PASS DEFENSE: A. San Diego quarterback Philip Rivers was never comfortable throwing the ball on Sunday. The Chiefs had him moving his feet and they continually compressed the pocket against the Chargers battered offensive line. Rivers tried everything, with plenty of screen passes and quite a few long throws trying to stretch the Kansas City coverage. One of those screen pass attempts went the other way with a 17-yard interception return for a touchdown by outside linebacker Justin Houston. On the other side of the defense, outside linebacker Tamba Hali tormented the Chargers all day, picking up two sacks. So bad were things that television cameras caught Rivers and tight end Antonio Gates in a verbal conflict on the sideline after an offensive possession.

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RUSH DEFENSE: A. The Chargers did not come into the game as one of the NFL's better running teams, and they certainly didn't get well against the Chiefs. Led by Melvin Gordon, San Diego had 52 yards on 25 carries, a 2.1-yard average. Their longest run against the Kansas City defense was 10 yards. Through the first half and into the third quarter, the score was not out of hand and San Diego tried to stay balanced on their offensive play calls. But they were not able to generate any scoring opportunities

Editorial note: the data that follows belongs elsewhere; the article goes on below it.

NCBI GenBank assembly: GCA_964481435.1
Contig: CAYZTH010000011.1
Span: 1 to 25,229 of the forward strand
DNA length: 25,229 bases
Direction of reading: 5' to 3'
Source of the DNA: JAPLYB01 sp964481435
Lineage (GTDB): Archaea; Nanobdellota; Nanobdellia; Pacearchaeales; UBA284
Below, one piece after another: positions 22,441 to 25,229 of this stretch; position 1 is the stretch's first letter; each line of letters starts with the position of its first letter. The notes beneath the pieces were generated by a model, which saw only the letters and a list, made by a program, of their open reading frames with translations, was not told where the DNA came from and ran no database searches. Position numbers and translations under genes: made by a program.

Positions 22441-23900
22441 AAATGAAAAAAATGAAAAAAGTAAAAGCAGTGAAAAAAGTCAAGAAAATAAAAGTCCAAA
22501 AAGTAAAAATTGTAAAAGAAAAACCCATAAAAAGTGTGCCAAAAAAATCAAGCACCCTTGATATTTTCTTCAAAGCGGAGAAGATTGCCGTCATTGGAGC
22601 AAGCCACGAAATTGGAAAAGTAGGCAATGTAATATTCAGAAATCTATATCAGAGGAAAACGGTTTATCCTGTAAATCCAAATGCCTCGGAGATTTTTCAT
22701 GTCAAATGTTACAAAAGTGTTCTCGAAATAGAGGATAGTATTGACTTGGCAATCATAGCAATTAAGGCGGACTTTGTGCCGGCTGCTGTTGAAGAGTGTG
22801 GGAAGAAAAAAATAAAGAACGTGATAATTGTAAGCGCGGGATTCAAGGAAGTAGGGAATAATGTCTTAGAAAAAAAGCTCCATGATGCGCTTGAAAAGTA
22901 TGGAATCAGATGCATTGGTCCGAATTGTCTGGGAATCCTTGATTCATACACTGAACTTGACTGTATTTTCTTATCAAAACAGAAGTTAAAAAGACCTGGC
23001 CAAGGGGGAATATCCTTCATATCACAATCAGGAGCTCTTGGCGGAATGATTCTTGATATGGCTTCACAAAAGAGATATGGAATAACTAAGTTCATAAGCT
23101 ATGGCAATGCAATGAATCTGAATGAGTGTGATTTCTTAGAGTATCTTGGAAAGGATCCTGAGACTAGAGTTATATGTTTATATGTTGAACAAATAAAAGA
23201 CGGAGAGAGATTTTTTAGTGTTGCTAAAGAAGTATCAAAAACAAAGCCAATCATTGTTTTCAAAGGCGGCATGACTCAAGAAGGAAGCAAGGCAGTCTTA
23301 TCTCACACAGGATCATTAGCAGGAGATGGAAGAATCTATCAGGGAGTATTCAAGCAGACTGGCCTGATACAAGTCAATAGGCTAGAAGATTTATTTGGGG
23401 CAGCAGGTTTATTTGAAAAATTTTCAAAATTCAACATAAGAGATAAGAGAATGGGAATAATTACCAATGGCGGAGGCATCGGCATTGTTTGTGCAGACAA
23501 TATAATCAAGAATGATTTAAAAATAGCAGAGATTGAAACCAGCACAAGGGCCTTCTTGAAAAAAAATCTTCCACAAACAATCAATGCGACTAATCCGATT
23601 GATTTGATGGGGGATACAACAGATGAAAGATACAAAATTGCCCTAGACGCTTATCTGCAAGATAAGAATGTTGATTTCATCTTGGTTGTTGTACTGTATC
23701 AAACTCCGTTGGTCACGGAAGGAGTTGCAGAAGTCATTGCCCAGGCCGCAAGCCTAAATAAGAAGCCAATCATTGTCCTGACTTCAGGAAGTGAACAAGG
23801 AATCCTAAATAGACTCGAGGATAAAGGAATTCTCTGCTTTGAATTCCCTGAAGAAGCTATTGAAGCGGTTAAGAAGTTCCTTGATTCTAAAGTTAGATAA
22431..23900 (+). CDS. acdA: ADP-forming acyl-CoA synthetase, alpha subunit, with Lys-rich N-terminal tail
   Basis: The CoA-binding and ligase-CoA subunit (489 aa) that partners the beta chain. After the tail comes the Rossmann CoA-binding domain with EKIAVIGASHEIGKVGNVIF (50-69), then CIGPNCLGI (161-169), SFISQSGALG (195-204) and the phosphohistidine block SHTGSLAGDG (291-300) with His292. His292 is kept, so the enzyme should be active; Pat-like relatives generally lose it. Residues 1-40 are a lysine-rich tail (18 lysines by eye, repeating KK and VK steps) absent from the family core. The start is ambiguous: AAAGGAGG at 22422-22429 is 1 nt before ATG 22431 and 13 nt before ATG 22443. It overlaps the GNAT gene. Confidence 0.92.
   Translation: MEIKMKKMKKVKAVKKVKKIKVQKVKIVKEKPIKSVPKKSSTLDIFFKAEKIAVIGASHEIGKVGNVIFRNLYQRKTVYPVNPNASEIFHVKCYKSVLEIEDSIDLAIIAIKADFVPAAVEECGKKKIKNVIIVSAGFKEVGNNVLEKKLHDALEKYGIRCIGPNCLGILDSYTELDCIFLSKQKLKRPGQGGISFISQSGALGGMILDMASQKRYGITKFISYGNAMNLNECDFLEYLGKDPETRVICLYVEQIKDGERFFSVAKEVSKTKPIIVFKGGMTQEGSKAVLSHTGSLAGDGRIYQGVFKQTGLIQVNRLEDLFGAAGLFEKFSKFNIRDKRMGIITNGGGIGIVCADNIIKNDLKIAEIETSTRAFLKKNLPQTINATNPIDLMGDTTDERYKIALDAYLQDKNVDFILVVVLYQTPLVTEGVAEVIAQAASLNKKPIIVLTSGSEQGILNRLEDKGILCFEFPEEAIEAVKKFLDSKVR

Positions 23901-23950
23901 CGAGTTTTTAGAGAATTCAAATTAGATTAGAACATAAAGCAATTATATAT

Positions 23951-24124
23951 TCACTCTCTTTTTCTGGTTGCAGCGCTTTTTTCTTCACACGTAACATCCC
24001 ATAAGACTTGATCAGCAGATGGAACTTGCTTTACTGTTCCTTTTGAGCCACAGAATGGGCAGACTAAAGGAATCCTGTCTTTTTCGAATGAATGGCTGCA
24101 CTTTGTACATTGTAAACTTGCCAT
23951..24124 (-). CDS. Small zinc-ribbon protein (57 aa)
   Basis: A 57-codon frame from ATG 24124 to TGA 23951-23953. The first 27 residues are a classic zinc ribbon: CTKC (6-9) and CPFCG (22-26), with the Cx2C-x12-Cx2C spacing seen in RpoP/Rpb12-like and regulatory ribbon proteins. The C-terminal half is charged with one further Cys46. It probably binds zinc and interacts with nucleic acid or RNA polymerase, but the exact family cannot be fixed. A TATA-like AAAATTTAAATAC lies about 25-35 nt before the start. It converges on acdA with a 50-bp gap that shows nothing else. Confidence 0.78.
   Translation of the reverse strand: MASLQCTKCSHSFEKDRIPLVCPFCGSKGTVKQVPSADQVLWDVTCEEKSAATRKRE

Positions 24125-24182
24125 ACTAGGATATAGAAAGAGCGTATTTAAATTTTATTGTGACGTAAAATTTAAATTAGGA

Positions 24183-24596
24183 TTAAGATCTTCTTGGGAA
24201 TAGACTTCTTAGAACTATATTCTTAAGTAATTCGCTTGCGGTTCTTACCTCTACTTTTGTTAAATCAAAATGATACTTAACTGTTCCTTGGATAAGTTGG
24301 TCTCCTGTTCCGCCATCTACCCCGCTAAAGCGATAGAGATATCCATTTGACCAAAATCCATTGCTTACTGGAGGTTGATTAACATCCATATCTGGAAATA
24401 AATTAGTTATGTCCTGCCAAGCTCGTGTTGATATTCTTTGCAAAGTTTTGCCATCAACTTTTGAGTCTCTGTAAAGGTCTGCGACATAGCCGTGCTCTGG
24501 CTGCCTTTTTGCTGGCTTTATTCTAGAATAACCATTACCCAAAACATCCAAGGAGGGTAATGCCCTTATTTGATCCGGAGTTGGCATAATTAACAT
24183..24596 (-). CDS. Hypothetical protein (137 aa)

SPECIAL TEAMS: B. While it was a quiet afternoon for the Chiefs in the kicking game, they got the solid contributions they've come to expect from punter Dustin Colquitt and kicker Cairo Santos. Colquitt had a new average of 40.6 yards, but more importantly four of his five punts landed inside the 20-yard line. Santos did miss an elongated due to penalty extra point, but he made both of his field-goal attempts and booted six of seven kickoffs into the end zone, with five not returned. The Chiefs lost returner De'Anthony Thomas early in the game to a concussion and ended up using starting wide receiver Jeremy Maclin to handle the punt returns. He only returned two of six chances for 13 yards. San Diego had nothing in the return game.

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COACHING: A. If there was a point back in mid-October where Andy Reid thought the Chiefs season was headed for the NFL landfill, he did not share that sentiment with anyone in the Kansas City locker room. The players say his calm handling of their ugly 1-5 start convinced them they could still make something of their 2015 season. They've now won four in a row and have moved their record to 5-5 and again they are part of the picture for the AFC playoffs. Reid and his coaching staff have taken what they have and built a mindset where the Chiefs believe they are good as any team in the league.